2. Sprinkle seeds for microgreens densely on the soil surface. Cover loosely with a light layer of additional soil.
  3. Use your hands to press the soil down firmly over the seeds.
  4. Water the seeds in thoroughly.
  5. Place the container on a tray to catch excess moisture and set in a spot where the tray will receive plenty of light. Without strong light microgreens will grow spindly and leggy.
  6. Water gently when soil begins to dry out.


Microgreens can be grown in a sunny window if you live where there is adequate sunlight year round. If you live north of the 40th parallel, you’ll need supplemental light in the winter months to grow microgreens.

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Originally published February, 2016 and contributed by Chris Dalziel; this post has been completely updated and edited for clarity.

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About the author: Kris Bordessa is an award-winning National Geographic author and a certified Master Food Preserver. Read more about Kris and how she got started with this site here. If you want to send Kris a quick message, you can get in touch here.

17 comments… add one
  • Taylor Aug 17, 2020 @ 17:14

    Fresh microgreens are wonderful in salads, on sandwiches and wraps, and sautéed into hash or stir fry. You can choose whatever greens you enjoy the most—from kale to arugula to radishes—to create your own perfect microgreen mix.

  • Sarah Jan 23, 2020 @ 4:51

    I’m just about to get started with microgreens. Thanks for this informative & interesting read! Very inspiring.

  • Greg Garnache Dec 30, 2019 @ 2:43

    Hi Kris:
    My wife and I have discussed growing micro greens. Your article answered all of my questions. We are now ready to get started.
    Greg G.

  • sophia Aug 20, 2019 @ 0:31

    Hello Kris, Thank you for this very informative blog. Lucid and thorough, without useless chatter.
    I am pregnant now and should read a lot about healthy food and lifestyle.
    Microgreens have been proven to be some of the best food for women during their pregnancy (alongside kale), especially during their second and third trimester. So, i decided to start growing it. But what do you think about automatic sprouter machine? Have you ever tried it?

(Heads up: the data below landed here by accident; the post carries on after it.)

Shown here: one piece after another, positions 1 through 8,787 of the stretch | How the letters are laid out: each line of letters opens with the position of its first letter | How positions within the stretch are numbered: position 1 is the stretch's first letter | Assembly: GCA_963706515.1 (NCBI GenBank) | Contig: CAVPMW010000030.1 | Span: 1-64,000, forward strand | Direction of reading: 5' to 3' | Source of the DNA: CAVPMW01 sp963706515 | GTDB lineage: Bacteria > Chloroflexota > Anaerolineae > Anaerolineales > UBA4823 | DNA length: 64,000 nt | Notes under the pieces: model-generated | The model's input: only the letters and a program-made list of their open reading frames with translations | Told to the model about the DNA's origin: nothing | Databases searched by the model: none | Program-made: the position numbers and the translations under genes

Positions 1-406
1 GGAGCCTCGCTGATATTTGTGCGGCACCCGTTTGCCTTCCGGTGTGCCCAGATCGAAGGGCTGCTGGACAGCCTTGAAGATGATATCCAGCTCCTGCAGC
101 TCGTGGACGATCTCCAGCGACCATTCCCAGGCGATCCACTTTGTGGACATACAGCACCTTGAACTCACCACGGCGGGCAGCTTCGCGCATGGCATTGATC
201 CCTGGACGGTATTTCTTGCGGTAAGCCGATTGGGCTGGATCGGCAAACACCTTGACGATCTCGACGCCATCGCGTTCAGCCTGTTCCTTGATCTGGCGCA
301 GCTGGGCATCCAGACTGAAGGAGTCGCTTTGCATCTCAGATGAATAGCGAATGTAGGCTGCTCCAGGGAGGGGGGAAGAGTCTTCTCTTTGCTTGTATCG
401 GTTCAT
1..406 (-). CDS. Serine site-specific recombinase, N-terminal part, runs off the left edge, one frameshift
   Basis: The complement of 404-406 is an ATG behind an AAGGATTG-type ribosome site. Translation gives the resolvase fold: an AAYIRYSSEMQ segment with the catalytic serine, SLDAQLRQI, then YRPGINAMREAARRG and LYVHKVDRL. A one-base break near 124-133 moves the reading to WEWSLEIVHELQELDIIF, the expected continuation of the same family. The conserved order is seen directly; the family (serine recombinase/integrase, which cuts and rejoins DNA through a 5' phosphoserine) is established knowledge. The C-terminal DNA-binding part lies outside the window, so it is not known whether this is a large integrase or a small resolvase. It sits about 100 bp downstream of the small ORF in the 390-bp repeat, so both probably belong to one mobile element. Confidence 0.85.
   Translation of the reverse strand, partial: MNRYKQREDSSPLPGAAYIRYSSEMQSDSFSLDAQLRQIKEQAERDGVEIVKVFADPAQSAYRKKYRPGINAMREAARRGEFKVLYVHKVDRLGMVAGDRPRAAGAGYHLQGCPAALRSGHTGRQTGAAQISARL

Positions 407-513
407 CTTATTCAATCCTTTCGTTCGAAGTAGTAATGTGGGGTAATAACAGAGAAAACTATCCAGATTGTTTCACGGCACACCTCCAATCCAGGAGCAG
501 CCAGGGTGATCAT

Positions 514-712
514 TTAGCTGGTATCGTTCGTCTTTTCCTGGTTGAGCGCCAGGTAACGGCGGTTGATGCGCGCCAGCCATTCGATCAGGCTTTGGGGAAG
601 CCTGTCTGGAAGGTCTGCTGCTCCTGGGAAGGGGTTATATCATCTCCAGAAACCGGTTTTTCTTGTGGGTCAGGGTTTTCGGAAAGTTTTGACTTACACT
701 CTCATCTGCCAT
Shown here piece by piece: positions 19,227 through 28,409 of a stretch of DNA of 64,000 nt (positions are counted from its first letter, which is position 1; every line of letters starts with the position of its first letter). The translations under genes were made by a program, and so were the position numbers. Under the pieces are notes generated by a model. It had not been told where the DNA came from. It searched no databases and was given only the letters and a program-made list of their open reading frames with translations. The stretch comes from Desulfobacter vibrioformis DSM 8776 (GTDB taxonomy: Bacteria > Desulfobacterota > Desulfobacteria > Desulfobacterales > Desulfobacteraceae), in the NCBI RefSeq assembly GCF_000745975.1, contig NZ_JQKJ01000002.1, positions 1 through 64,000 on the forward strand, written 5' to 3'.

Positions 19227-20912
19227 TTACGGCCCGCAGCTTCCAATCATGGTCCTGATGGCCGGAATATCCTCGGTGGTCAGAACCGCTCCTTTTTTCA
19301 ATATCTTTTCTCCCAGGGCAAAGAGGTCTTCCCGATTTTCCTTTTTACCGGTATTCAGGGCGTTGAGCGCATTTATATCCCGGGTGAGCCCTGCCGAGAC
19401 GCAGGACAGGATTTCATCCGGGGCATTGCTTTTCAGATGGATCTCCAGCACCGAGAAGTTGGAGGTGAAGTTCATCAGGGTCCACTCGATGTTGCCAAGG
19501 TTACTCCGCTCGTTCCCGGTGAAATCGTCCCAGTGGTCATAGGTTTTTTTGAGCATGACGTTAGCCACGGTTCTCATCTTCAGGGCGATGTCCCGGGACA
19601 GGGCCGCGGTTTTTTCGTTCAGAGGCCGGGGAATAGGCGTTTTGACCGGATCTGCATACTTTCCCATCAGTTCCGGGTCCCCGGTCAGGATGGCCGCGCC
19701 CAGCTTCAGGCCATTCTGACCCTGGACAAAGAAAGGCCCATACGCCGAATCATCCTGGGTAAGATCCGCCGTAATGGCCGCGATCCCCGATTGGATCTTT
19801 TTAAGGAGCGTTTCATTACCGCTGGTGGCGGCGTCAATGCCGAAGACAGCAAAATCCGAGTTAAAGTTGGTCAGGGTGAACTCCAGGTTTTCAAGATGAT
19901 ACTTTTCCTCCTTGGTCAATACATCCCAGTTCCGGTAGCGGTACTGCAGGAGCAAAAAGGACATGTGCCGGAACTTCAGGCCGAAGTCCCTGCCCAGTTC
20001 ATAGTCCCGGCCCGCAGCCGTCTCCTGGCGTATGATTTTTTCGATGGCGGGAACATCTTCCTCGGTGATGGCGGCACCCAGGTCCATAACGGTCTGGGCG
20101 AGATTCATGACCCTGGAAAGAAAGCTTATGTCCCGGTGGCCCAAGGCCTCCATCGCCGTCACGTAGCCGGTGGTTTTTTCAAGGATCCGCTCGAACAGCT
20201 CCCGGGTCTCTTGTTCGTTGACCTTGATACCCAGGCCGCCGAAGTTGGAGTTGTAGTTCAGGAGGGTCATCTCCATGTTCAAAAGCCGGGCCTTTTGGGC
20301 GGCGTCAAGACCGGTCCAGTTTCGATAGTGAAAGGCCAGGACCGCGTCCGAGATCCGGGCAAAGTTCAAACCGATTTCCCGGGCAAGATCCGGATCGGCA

• Kris Bordessa Aug 23, 2019 @ 14:35

      I haven’t tried a sprouter machine, sorry!

  • Sarah Jan 22, 2018 @ 11:48

    Hello! I have a question regarding light. Do you put light on the seeds right away, or keep them in the dark until they sprout? And then once the leaves do appear!do you keep the lights on 24/7? Thank you for the help!

  • Lisa Oct 23, 2017 @ 10:52

    I composted my delicata & butternut squash seeds in my garden. I dump all my compost directly in the garden by pulling back my woodchips, dump compost and cover it back up with the chips. I had the most beautiful micro-greens you’ve ever seen. I know they were delicata because that’s was the pile I dumped the compost with the seeds. The same with my butternut. My question is, they are good to eat, right?

  • Julia Jun 17, 2017 @ 7:43

    Wonderfully. I followed you and did that, thank you so much.

  • Laura Mar 4, 2017 @ 9:26

    Thanks Chris for useful information. Keep up with your good work.

  • Jean Feb 26, 2017 @ 10:40

    Can you tell me about how many hours a day I need to have light on the microgreens? I have seed starting shelves already set up. Thank you.

  • Lucy Jan 31, 2017 @ 1:06

    I’m a new reader of your site. Awesome article by the way, I shared your article with my followers 🙂

  • Emmajean Dec 28, 2016 @ 11:46

    I am glad my husband sent me your sight I would love to learn more… I love a homeopathic approach to healing and eating heathy… I will study your page thank you.

  • Scott Sep 15, 2016 @ 7:48

    are the roots not good for you??

  • Jennifer Jun 9, 2016 @ 7:35

    Great article. Very thorough and easy to comprehend. Thank you for such complete instructions; I feel brave enough to try growing microgreens!

  • Audre May 24, 2016 @ 12:58

    found you by accedent — I tried to grow lettuce over the winter and now know what I had wrong — Thank you

  • carol Mar 4, 2016 @ 10:26

    Im not successful at growing most greens and vegetables because of where we live. I do want to try this though. Would they be yummy in my stir frys? I kind of stick to the things I know I can grow and I’ve just discovered how easy it is to propagate grapevines and my other plants. Have at least 15 new grapevines to share. I am excited to try this, because we try to eat vegetarian with some chicken and fish.